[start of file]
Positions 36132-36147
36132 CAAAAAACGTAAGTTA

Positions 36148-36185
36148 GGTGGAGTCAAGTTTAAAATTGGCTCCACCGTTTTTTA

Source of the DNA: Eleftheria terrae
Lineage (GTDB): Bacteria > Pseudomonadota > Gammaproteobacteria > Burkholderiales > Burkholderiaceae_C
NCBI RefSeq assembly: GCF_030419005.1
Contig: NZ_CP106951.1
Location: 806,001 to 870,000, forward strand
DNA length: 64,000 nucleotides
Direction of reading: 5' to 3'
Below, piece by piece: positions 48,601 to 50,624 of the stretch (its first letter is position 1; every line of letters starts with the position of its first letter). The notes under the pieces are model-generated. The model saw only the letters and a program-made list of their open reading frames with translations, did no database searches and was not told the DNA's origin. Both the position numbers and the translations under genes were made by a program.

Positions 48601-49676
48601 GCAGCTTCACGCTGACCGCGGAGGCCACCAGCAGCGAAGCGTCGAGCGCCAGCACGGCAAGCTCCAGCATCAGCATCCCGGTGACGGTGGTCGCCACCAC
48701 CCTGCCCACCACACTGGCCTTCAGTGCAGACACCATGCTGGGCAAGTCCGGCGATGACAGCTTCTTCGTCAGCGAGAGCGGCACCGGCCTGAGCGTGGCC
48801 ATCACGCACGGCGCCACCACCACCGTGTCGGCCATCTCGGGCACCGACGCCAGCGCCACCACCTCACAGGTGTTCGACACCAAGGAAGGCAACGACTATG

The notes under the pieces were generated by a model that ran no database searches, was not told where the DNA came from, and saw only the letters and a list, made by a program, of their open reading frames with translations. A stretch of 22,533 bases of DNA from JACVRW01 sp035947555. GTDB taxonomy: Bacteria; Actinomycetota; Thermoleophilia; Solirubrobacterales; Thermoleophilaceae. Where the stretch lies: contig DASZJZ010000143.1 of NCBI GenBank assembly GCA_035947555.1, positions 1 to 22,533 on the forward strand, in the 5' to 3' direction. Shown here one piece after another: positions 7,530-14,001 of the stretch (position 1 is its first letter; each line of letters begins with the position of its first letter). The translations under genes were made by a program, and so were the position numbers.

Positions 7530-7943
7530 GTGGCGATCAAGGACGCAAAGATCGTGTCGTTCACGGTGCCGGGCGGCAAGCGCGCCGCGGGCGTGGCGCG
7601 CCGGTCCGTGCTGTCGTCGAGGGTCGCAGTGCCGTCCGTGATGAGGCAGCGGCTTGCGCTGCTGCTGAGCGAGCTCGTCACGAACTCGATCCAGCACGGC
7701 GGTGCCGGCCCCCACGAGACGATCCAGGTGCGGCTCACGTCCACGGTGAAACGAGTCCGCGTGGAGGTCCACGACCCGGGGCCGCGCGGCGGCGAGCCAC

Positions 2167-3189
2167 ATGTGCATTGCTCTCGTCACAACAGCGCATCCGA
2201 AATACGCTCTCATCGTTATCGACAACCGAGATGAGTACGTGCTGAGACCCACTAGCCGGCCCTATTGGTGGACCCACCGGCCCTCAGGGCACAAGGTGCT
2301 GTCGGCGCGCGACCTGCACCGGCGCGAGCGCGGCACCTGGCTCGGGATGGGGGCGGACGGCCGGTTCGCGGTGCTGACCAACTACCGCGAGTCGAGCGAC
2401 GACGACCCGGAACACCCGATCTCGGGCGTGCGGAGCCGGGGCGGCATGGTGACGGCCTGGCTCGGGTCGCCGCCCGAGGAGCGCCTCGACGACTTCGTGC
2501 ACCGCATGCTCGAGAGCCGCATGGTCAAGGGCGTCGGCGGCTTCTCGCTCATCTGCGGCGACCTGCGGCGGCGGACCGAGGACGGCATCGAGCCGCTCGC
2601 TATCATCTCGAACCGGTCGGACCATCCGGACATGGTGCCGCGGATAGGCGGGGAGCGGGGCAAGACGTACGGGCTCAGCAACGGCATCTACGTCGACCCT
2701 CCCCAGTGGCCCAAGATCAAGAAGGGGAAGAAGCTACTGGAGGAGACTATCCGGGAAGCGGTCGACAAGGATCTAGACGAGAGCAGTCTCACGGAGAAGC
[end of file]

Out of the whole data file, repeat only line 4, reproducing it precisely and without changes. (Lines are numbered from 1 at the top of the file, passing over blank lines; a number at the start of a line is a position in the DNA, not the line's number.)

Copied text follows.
36148 GGTGGAGTCAAGTTTAAAATTGGCTCCACCGTTTTTTA